In graduate school in the early 1960s, I learned - because it was never mentioned - that erotic interest between fieldworker and informant either didn't exist, would be inappropriate, or couldn't be mentioned; I had no idea which. The anthropologist was pictured as a man who would, ideally, bring his wife to the field as company and helper. That she would absorb his sexual interests was, I suppose, understood. I knew that Margaret Mead and Ruth Benedict had done fieldwork, of course, but the former seemed always to be married to another anthropologist, and the latter - whose "private" life was opaque - appears to have spent little time there. If single male fieldworkers were thought by our male professors to engage in, or even refrain from engaging in, any sexual activities, these were never discussed in front of me. And this being the case, how could the sexuality of female fieldworkers ever emerge as an issue? (4)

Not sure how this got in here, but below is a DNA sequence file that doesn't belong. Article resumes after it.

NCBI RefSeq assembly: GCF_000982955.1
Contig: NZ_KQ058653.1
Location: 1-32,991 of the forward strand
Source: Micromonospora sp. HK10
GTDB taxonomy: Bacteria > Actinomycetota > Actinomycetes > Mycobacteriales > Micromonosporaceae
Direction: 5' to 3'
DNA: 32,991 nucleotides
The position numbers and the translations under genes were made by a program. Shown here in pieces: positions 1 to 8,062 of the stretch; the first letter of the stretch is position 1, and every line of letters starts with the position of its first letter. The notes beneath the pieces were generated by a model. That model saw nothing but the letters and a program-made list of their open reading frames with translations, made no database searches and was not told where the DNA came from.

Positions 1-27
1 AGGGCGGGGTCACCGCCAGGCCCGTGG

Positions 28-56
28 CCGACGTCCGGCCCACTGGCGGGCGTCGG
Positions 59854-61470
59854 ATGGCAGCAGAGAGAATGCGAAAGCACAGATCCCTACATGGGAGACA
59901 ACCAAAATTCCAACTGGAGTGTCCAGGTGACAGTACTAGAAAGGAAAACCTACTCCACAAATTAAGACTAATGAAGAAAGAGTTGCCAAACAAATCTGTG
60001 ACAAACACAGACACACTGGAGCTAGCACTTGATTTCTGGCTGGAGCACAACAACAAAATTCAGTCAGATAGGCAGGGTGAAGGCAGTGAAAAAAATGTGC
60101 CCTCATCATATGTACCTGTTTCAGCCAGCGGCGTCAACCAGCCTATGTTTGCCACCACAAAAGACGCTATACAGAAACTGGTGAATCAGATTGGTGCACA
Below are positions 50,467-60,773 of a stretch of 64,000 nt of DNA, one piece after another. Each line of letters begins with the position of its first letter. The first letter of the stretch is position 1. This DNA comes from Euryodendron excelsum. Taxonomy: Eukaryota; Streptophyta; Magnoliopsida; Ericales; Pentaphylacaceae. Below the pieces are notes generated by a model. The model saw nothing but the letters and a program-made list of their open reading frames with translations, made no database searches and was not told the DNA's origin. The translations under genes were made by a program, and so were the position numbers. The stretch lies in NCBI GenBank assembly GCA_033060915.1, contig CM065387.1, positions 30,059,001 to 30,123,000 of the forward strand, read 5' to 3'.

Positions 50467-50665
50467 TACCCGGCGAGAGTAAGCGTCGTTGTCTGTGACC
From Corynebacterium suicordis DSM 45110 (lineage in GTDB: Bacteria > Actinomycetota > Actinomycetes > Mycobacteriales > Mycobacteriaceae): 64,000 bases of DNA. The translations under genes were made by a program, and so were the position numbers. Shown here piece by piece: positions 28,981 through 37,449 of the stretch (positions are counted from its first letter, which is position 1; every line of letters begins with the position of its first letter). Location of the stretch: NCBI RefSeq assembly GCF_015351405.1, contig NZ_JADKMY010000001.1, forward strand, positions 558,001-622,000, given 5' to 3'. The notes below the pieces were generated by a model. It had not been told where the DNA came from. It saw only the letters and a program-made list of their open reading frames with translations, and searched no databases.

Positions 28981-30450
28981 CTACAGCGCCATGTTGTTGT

Newton, Esther. "My Best Informant's Dress: The Erotic Equation in Fieldwork." Cultural Anthropology 8.1(1993): 3–23.